THE NEXT SOUND YOU HEAR: LASER-ACCURATE ® TECHNOLOGY -- THE NEXT EVOLUTIONARY LEAP IN MICROPHONE TECHNOLOGY -- DEBUTS AT THE AES CONVENTION IN NEW YORK
Laser-Accurate technology revolutionizes the very concept of the microphone, trading mechanical parts movement for the patented and incredibly precise measurement by a laser of the movement of particulates suspended in air
Proof-of-concept will be demonstrated by Laser-Accurate inventor and digital audio pioneer David Schwartz at the Schwartz Engineering & Design booth on the AES show floor
New York, New York (September 21, 2009) –- There have been several key milestones in the evolution of the microphone, from the development of the basic transducer in the 19th century, to the introduction of the condenser microphone in the 1920s, followed by FET microphones in the 1960s and the more recent multichannel microphones used for surround audio applications. The next step in this evolutionary procession will be introduced at the 127th Audio Engineering Society Show, Oct. 9-12, 2009, at the Javits Center in New York City. Laser-Accurate® technology, from Schwartz Engineering & Design (SED), the leader in optical microphone design, represents a revolution in microphone technology: instead of the conventional diaphragm whose resonance creates electrical impulses against a coil or a back plate, Laser-Accurate technology uses a laminar stream of air in a chamber in which microscopic particles are suspended. When excited by changes in air pressure, the movement of these particles is detected by a laser beam that continuously passes through the chamber aimed at a photoelectric cell opposite the laser source. As a result, Laser-Accurate will produce the most accurate and precise transduction of any sound. It is, in essence, the Perfect Microphone, capturing sound unadulterated by the mechanical motion of the diaphragm and the inevitable time lags caused by that movement. All that is eliminated by Laser- Accurate's design. All you get, for the first time ever, is pure sound.
Conventional microphone design has numerous inherent idiosyncrasies: the speed with which a traditional diaphragm can react is innately limited by its physical size and shape, and the variety of those mechanical elements inevitably adds tonal coloration – distortion -- to the sound it's recording. In the design of Laser-Accurate, the diaphragm or plate is replaced with microscopic particles dispersed in a gas-filled chamber in which the laminar flow of the gas is constant. Detection of the displacement of the airstream and particles by a laser and optical receiver creates a completely non-intrusive method by which to measure the movement of air. This arrangement means no significant mass stands between the source of the sound and the transduction of it to a recording media.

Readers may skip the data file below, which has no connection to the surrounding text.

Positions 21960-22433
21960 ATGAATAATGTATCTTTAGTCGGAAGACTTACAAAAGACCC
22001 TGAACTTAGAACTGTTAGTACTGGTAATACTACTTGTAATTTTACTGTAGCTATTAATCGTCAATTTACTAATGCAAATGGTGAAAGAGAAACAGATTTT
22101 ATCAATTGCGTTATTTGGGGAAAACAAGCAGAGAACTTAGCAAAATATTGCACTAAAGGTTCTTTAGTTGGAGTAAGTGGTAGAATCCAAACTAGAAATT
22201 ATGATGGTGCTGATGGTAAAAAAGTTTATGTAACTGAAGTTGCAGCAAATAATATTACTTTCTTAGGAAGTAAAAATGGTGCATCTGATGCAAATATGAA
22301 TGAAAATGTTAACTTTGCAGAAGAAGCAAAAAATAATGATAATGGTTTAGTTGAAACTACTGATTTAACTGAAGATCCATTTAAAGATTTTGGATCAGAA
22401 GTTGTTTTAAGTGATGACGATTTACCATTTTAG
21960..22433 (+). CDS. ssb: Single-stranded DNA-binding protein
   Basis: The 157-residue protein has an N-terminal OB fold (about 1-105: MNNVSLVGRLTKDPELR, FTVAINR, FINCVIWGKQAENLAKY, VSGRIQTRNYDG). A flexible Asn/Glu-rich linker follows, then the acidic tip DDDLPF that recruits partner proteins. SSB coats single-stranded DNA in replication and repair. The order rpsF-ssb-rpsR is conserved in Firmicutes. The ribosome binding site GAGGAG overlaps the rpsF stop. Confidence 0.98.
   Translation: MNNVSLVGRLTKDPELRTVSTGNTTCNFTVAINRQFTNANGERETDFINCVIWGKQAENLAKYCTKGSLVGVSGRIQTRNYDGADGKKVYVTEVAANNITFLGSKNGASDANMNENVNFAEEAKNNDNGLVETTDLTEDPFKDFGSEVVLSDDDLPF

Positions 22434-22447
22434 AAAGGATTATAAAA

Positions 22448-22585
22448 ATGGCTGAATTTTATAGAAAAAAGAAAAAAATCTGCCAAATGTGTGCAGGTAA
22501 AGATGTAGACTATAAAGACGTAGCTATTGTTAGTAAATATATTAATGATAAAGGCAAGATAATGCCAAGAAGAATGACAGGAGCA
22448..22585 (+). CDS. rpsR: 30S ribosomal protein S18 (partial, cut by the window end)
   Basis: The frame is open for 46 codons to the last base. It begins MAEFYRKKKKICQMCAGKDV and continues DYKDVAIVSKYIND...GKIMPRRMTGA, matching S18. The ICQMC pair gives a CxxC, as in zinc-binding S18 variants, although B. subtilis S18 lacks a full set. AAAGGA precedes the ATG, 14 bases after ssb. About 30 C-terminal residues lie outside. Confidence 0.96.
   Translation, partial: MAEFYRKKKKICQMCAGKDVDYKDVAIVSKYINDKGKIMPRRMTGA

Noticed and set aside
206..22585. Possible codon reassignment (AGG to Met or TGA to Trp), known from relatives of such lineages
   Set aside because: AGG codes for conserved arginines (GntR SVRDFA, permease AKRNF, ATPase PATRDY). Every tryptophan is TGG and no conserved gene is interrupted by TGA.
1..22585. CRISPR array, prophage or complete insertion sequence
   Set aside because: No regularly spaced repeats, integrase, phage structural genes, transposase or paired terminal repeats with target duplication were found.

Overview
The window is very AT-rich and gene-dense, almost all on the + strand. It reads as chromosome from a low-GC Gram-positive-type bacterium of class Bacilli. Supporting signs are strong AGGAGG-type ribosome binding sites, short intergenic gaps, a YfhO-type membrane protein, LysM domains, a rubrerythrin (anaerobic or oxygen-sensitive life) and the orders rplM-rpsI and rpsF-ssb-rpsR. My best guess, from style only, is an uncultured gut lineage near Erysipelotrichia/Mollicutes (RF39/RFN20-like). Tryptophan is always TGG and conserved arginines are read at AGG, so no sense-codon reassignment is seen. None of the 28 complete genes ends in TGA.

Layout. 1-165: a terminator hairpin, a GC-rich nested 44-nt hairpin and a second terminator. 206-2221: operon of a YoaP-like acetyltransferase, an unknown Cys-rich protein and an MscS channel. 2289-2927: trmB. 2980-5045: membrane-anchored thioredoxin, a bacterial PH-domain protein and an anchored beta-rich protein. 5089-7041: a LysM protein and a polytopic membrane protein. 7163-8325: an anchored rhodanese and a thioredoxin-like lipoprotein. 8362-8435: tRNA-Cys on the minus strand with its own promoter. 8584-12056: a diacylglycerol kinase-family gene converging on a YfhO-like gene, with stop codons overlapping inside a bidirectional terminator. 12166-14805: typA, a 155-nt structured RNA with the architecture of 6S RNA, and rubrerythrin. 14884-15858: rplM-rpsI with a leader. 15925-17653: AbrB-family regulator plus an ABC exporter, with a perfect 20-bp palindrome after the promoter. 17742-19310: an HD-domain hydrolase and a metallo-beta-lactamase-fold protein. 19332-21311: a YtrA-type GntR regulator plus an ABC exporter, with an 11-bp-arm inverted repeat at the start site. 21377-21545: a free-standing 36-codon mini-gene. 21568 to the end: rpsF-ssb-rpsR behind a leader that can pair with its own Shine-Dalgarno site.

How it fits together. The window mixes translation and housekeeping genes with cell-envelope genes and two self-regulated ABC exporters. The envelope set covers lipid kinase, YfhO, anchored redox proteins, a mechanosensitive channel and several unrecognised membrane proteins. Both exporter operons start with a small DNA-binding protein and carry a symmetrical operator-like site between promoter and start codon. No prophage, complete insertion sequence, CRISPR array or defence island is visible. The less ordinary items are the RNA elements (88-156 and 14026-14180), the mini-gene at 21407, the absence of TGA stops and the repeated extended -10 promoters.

An entire professional audio culture has been built upon the colorations that various microphones bring to music. Laser-Accurate does not threaten that culture in any way; rather, in addition to providing an absolutely pristine transduction process, it also acts as the ultimate standard by which all microphones can be evaluated. David Schwartz, developer of Laser-Accurate technology and a holder of six critical digital audio patents, including one that is the basis for the MP3 file format, is himself an audiophile. "The color that certain microphones bring can be fantastic," he says. "The problem is, you can't have all of them, all of the time, meaning that all music recording is a compromise of some sort. With Laser-Accurate technology, all the tonal processing would take place after the sound is converted to a voltage, not during the act of recording it." A pristine signal offers a new world of possibilities, including the potential to create "plug-in"-type chip-based processors that mimic the characteristics of classic microphones and pre-amps, much as modeling guitar amplifiers routinely do now.
Laser-Accurate technology will be demonstrated throughout the four days of the AES Show. It will provide a completely new tool for microphone developers to create the next generation of how we capture music and sound.